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Life in Flint a Year Into the State of Emergency Over Tap Water

caristo/iStock/Thinkstock(FLINT, Mich.) — More than a year after unsafe lead levels in municipal drinking water led the mayor of Flint, Michigan, to declare a state of emergency, many residents are waiting for a return to normal.

“I think people are trying to get to a place of hope,” Kenyatta Dotson, a lifelong resident and county social worker said. “We’re trying to get to place where we see light at end of the tunnel.”

But, as 2016 comes to a close, community leaders and residents have said that the system, while somewhat better, is far from fixed.

Recent tests have continued to show lead levels in Flint water are lower than federal requirements, according to state officials. Residents are advised to continue using filters “out of an abundance of caution,” according to the Michigan Department of Environmental Quality.

Even with filters, many residents have expressed fear and concern about the safety of the water. As long as the current lead pipes remain in place, many people in the community won’t feel safe to drink from the tap.

Flint Mayor Karen Weaver started the FAST Start initiative to replace lead and galvanized steel pipes that lead from the street to individual homes earlier this year.

As of this month, they have replaced lines at 625 homes, the mayor’s office said in a statement, and their goal is to replace lines for about 1,000 homes in this phase. But, as many as 29,100 Flint residences have lead or galvanized steel water service lines that likely need replacement.

Residents remain guarded about if and when enough work will be completed to make their home tap water safe again.

“I think we’re just anxious for answers and for consistent answers and for resources so we can get the pipes fixed,” Dotson told ABC News. “To get back to a place of normalcy or at least have a timeline of when that might occur.”

Earlier this week, Michigan Attorney General Bill Schuette made clear that the investigation into the water crisis has not ended. He charged four officials with multiple felonies, including conspiracy to commit false pretenses and false pretenses over their roles in the crisis. Each of those charges carries a maximum of 20 years in prison.

“Flint deserves better. The people of Flint are not expendable,” he said in a press conference Tuesday announcing the charges. “People in positions of responsibility, who broke the law, must be held responsible.”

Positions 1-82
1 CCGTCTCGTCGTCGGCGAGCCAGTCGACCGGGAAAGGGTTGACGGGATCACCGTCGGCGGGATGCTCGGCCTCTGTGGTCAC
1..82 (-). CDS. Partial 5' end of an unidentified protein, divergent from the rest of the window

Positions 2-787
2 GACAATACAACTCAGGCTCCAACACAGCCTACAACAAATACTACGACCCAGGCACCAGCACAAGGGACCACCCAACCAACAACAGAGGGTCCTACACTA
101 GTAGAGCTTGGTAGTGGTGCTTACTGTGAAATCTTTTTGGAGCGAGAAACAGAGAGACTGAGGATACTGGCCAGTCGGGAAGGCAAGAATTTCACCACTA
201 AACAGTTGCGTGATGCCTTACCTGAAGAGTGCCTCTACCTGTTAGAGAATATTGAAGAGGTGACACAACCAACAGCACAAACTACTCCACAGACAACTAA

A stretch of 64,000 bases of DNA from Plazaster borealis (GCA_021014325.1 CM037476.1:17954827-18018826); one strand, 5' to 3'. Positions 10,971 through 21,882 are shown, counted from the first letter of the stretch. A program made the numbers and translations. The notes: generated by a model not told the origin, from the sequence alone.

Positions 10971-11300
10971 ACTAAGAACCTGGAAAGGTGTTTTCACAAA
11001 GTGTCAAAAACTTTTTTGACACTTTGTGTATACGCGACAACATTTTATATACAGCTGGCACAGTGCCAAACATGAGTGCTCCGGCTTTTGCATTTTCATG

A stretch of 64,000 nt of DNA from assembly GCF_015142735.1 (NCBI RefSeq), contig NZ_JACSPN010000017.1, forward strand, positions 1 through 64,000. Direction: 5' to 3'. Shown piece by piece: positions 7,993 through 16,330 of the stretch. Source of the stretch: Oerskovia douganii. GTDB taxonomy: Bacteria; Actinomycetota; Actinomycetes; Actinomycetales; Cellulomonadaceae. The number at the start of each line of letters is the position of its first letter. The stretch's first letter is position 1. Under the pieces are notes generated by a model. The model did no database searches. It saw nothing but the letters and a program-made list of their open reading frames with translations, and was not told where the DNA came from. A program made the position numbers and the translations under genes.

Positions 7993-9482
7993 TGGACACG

Elevated lead levels were found in Flint’s municipal water supply when it was drawing water from the Flint River in April 2014, after disconnecting from Detroit’s municipal water system. The move was intended as a stopgap measure until the completion of a pipeline to Lake Huron as the source for Flint’s municipal water.

Lead from Flint’s old pipes was leaching into the water because of improper treatment of the water from the Flint River, which had a different mix of elements that were more corrosive. Though the city switched back to the Detroit water supply in October 2015, residents are advised to keep using filters out of an abundance of caution and officials are continuing to monitor lead levels at multiple sites in the system.

Flint Mayor Karen Weaver declared a state of emergency on Dec. 14, 2015 and extended it indefinitely last month.

A CDC study published in July of this year found that after the water switch was made, children under the age of six were 46 percent more likely to have elevated lead levels in their blood than before.

Many people still plan their lives around finding clean water, Nayyirah Shariff, a resident of Flint and director community coalition Flint Rising said.

She uses filtered tap water to clean her dishes, but only bottled water to clean and cook food. Shariff is wary of using the standard tap water filters since common mistakes and using hot water can greatly diminish their effectiveness.

“You have the capability to inject human error,” Shariff said, explaining some people didn’t know they were supposed to change the filter once a month and it’s easy not to realize when a friend or child has run hot water through the filter.

“You’re basically playing Russian roulette,” she said.

Like many other people, Shariff said she also picks up packs of bottled water from state-run centers on her weekend time. She has changed the meals she cooks, giving up pasta for other items that use less water. Without reliable, clean tap water she doesn’t can in-season fruits as a hobby anymore.

Another common fear is bathing or showering with hot water. Cases of the bacterial infection Legionella increased during the water crisis. The bacteria can cause serious or even deadly infections if breathed in through hot steam.

“When I go out of town, I’m very happy to take a hot shower or a bath,” said Shariff, who said she hasn’t taken a hot shower in her own home in three years.